International Container Terminal Services was among the biggest gainers on the index, climbing as much as 2.6 percent, after signing an agreement with a dredging company to deepen the Congo River in Africa, a move that would realise cost savings for the terminal operator from 2018. Energy stocks closed mixed even as oil held gains above USD44 a barrel.
Department store JC Penney dipped 0.2 per cent as it announced chief financial officer Edward Record was stepping down. The South African rand ZAR= , Turkish lira TRY= and Russian Federation rouble RUB= all dropped around 1 percent as some unusually concentrated selling resumed to emerging markets too.
BONDS: Bond prices rose. The yield on the 10-year Treasury note fell to 2.36 percent from 2.38 percent late Monday.
The Canadian dollar rose against its USA counterpart, trading at C$1.2922 compared with C$1.2891 late Monday in NY. Bank of America declined 37 cents, or 1.5 percent, to $24.52. Britain's FTSE 100 slid 0.5 percent. It added 17 cents to settle at $44.40 a barrel on Monday.More news: Pritchard and Kigab named to the FIBA World Cup All-Star Team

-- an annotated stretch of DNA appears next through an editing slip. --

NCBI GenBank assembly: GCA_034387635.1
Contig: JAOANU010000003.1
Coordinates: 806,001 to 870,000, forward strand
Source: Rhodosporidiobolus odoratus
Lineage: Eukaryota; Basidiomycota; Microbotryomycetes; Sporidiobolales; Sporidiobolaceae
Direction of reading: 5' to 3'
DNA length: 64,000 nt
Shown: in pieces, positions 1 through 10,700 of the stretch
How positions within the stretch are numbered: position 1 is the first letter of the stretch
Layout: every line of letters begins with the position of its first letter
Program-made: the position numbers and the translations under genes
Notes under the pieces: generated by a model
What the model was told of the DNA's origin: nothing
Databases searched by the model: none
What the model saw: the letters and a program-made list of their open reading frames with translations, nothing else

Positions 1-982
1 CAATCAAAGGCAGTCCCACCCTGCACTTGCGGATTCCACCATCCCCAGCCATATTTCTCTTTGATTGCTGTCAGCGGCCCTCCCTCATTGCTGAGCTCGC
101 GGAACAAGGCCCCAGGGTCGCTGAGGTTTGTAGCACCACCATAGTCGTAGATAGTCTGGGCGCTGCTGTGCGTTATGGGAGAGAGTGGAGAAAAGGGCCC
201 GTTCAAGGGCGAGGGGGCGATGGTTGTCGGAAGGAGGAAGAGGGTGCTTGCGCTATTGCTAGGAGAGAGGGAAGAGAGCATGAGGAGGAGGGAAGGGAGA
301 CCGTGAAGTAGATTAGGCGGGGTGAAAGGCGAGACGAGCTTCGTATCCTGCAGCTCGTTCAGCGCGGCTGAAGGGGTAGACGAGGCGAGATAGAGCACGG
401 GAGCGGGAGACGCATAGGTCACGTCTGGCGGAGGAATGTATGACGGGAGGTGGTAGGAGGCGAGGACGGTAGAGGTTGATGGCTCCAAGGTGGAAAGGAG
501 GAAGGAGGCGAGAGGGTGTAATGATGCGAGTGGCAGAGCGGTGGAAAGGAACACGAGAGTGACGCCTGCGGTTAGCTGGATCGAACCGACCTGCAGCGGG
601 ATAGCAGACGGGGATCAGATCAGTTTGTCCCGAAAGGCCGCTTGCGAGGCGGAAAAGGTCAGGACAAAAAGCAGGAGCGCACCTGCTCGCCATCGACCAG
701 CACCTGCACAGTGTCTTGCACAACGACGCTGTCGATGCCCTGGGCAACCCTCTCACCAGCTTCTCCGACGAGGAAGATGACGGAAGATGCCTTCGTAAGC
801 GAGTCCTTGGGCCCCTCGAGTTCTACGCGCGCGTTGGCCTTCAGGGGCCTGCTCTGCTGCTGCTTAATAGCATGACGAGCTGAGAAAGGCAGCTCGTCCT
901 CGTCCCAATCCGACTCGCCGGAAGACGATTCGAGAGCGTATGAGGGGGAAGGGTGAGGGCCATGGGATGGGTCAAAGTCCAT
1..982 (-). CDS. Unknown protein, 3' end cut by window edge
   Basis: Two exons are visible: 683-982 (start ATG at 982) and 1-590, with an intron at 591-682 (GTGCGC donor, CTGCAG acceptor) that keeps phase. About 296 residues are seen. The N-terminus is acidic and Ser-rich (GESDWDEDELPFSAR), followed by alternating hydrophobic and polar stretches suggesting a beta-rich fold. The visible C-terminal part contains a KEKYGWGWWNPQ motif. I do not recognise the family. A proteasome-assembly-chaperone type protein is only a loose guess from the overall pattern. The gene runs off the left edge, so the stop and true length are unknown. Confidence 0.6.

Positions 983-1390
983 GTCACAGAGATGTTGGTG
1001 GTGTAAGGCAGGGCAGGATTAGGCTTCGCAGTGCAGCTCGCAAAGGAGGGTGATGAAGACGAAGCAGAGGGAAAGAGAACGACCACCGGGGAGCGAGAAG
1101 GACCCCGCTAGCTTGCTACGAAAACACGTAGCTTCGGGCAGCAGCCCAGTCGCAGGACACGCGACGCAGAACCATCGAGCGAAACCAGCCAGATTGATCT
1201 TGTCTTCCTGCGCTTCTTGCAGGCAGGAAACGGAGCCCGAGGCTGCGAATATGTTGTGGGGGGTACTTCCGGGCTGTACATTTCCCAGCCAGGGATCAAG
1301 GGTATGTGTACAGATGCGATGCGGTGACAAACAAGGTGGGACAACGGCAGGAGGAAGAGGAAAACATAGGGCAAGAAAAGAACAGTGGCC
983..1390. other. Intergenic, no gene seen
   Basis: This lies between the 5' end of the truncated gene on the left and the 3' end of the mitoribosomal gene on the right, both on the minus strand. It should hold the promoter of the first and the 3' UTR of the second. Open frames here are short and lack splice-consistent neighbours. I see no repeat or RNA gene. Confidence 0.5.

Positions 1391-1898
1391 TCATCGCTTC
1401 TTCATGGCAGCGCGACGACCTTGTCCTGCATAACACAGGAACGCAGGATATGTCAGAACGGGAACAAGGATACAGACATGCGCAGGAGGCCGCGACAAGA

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We are maintaining our prudent view on gold, believing that it will probably remain rangebound, between Dollars 1,100 and USD 1,300, but we are not ruling out the possibility that gold could be boosted by a variety of factors; chief among them are the continuing uncertainties surrounding the Trump administration's ability to deliver on its promised pro-growth policies, the recent increase in geopolitical tensions in the Gulf region (Qatar), and the repeated North Korean missile threats.
MARKETS OVERSEAS: In Europe, Germany's DAX lost 0.1 percent, while France's CAC40 fell 0.5 percent. Hong Kong's Hang Seng added 1.5 percent, while the Kospi in South Korea climbed 0.6 percent.
However, while it pushed up against the yen, it has struggled to break out, despite the widening gap between USA and Japanese monetary policy.
On Monday, financial markets around the world rallied and the US dollar touched a high of two-months versus the yen as the most recent jobs data from the USA gave investors more confidence in the strength of the USA economy.
According to the Taiwan Stock Exchange, foreign institutional investors bought a net NT$11.13 billion (US$364 million)-worth of shares on the main board, picking up large-cap electronics stocks, which sent the weighted index up 1.22 percent. The euro slipped to $1.1395 from $1.1400.